Recruiting The Regiment: “Remarkable Patriotism”

Today is the 77th anniversary of Operation Overlord, D-Day, the Invasion of Normandy during World War II. As I followed my annual habit of reading accounts or speeches connected to the event, similar themes between 1944 and 1861 appeared. Volunteerism and patriotism has long been at the heart of forming American military units, though in some conflicts (Civil War and World War II included) the draft has been controversially used.

Comparing excerpts from James K. Evan’s history of the 3rd Massachusetts Cavalry with excerpts from Ronald Reagan’s remarks at the 40th anniversary of D-Day commemoration pulled together some interesting themes and motives that have led to the recruitment of American soldiers across the generations.

From The Third Massachusetts Cavalry in the War for the Union, published in 1903:

There are certain distinguishing characteristics of the American soldier in the war for the Union, which mark him and make him to stand forth illustrious.

He was characterized by a most remarkable patriotism. His patriotism was not passive, but active. Daniel Webster once said that there are times when the most eloquent thing in the world is action. He tells us when those times occur. They come to a man when the life of his family or the nation hangs trembling in the balance. “Then patriotism is eloquent, then self-devotion is eloquent.” That time came when the gathering storm of disunion burst upon the country. The nation’s life hung trembling in the balance. Treason was in the air. Sumter had fallen. The flag had been insulted. Washington was menaced, and the streets of Baltimore ran red with Massachusetts blood. Then, flashing along the wires, there came the call for troops. How it thrilled the pulse of the loyal North, as it had rarely been thrilled before! How the cry went round, “Whom shall we send, and who will go for us?”

Then out spoke the volunteer soldier. His response was hearty and sincere. His patriotism had the right ring. From city, town and hamlet there came back a cry like the voice of many waters, “Here am I; send me, send me!” And so they marched, as Homer makes his heroes march, with silence for their guide, through Boston, Baltimore and Washington, down to the Potomac, down to the Rappahannock, down to the Mississippi, down to the Rio Grande; and Bull Run, and Yorktown, and Antietam, and Fredericksburg, and Vicksburg, and Gettysburg, and Port Hudson, and the Wilderness, and Spottsylvania, and Petersburg, and Winchester, and Cedar Creek, and Appomattox, and a hundred other well-fought fields of battle told all the world that freemen’s hearts are made of sterner stuff than that of cowards , and that their thought of liberty they could make emphatic, if need be, amid the rattle of the musketry and “the cannon’s opening roar.”

The Volunteer soldier was also distinguished by a remarkable courage and intrepidity, displayed upon the field of battle. He was no shirk. He had a strong conviction that something must be done. He obeyed orders….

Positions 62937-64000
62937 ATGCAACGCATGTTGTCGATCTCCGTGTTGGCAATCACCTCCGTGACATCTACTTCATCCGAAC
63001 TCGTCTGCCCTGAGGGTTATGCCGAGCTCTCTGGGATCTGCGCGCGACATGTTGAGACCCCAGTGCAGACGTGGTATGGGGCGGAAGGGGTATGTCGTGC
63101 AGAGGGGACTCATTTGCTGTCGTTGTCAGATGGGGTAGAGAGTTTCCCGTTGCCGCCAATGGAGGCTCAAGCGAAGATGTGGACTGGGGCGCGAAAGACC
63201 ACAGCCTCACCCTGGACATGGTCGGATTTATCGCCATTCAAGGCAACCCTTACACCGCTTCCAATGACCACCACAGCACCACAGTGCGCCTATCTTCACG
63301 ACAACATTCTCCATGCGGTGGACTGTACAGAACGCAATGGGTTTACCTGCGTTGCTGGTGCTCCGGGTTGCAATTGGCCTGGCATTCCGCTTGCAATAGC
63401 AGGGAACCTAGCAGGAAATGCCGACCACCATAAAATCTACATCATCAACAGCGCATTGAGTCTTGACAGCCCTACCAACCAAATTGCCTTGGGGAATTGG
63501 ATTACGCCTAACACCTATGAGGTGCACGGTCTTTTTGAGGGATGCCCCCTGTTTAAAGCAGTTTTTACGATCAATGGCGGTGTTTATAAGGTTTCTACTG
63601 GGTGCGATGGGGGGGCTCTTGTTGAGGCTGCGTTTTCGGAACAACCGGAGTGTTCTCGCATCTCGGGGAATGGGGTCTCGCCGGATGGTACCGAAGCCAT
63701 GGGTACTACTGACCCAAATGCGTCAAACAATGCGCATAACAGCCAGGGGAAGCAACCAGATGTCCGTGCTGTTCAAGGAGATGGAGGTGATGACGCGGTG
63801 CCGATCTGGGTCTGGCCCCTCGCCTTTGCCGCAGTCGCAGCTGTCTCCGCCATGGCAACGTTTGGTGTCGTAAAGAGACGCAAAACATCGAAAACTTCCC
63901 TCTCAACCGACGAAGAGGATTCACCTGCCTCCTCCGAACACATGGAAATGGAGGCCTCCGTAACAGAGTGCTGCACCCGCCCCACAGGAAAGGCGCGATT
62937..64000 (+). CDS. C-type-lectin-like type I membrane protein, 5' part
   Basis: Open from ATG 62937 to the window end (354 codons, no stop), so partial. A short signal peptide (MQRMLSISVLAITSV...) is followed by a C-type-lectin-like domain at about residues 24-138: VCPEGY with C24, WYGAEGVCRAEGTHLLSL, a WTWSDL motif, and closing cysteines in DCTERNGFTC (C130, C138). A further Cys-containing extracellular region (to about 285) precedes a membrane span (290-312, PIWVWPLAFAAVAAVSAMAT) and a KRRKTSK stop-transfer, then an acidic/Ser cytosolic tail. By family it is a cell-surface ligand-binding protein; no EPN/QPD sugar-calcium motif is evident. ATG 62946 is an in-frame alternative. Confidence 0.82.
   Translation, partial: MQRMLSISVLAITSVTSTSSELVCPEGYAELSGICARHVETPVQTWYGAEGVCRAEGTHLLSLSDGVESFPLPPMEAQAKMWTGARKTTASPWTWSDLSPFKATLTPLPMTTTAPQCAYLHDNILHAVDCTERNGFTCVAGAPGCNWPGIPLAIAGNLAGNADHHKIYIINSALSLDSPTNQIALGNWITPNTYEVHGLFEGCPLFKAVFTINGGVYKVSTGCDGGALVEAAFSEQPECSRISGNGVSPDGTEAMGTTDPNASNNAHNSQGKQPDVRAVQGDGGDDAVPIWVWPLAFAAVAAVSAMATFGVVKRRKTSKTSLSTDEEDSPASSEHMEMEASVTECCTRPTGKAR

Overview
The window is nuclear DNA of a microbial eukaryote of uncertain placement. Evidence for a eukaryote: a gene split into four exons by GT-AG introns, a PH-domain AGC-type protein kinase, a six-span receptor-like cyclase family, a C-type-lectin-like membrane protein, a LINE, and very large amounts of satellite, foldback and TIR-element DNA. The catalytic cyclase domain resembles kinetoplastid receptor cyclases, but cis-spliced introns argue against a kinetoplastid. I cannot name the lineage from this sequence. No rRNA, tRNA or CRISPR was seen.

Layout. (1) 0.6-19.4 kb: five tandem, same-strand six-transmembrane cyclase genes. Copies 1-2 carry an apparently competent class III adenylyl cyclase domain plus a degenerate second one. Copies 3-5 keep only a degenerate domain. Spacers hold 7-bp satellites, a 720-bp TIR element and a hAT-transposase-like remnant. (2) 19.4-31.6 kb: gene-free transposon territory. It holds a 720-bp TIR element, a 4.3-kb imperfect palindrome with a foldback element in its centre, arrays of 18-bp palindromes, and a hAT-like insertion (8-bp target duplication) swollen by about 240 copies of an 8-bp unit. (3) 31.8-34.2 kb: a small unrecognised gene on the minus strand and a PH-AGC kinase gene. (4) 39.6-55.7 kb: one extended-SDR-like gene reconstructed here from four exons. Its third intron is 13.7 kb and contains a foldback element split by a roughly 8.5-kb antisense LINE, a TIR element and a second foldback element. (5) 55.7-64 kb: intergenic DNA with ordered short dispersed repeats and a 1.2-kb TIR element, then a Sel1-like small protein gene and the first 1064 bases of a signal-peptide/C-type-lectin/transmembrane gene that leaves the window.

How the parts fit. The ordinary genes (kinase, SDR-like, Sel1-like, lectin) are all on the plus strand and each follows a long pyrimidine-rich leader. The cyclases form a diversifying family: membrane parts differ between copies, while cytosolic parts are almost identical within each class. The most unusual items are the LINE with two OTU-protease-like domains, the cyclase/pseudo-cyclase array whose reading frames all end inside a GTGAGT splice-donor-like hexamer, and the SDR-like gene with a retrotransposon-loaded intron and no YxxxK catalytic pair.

The venture of a brave man has accomplished wonders for the good of man. The history of the war for the Union, is bright with illustrations of this colossal truth.

Regimental Officers of the Third Massachusetts Cavalry

From Ronald Reagan’s “Remarks at a Ceremony Commemorating the 40th Anniversary of the Normandy Invasion, D-day” (1984):

Why? Why did you do it? What impelled you to put aside the instinct for self-preservation and risk your lives to take these cliffs? What inspired all the men of the armies that met here? We look at you, and somehow we know the answer. It was faith and belief; it was loyalty and love.

The men of Normandy had faith that what they were doing was right, faith that they fought for all humanity, faith that a just God would grant them mercy on this beachhead or on the next. It was the deep knowledge — and pray God we have not lost it — that there is a profound, moral difference between the use of force for liberation and the use of force for conquest. You were here to liberate, not to conquer, and so you and those others did not doubt your cause. And you were right not to doubt.

You all knew that some things are worth dying for. One’s country is worth dying for, and democracy is worth dying for, because it’s the most deeply honorable form of government ever devised by man. All of you loved liberty. All of you were willing to fight tyranny, and you knew the people of your countries were behind you.

U.S. Troops going ashore on Omaha Beach, June 6, 1944.

Sources:

James Kendall Evans. The Third Massachusetts Cavalry in the War for the Union. (1903). Accessed via Google Books: https://play.google.com/books/reader?id=NMgTAAAAYAAJ&pg=GBS.PA15-IA1 (Quote is found in the Introduction section)

Reagan Foundation. “Remarks at a Ceremony Commemorating the 40th Anniversary of the Normandy Invasion, D-day.” Accessed: https://www.reaganfoundation.org/ronald-reagan/reagan-quotes-speeches/remarks-at-a-ceremony-commemorating-the-40th-anniversary-of-the-normandy-invasion-d-day/

About Sarah Kay Bierle

I’m Sarah Kay Bierle, author, speaker, and researcher. Past and present, everyone has a story. What will we discover and discuss?
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4 Responses to Recruiting The Regiment: “Remarkable Patriotism”

  1. Love the comparison! And as you noted, both wars had a draft.

  2. scott s. says:

    Key difference is the AUS concept allowed the National Guard divisions to be activated prior to the war. Major exercises like the Louisiana Maneuvers would prepare troops and leaders for what would lie ahead.

  3. Pingback: Week In Review: June 6-13, 2021 | Emerging Civil War

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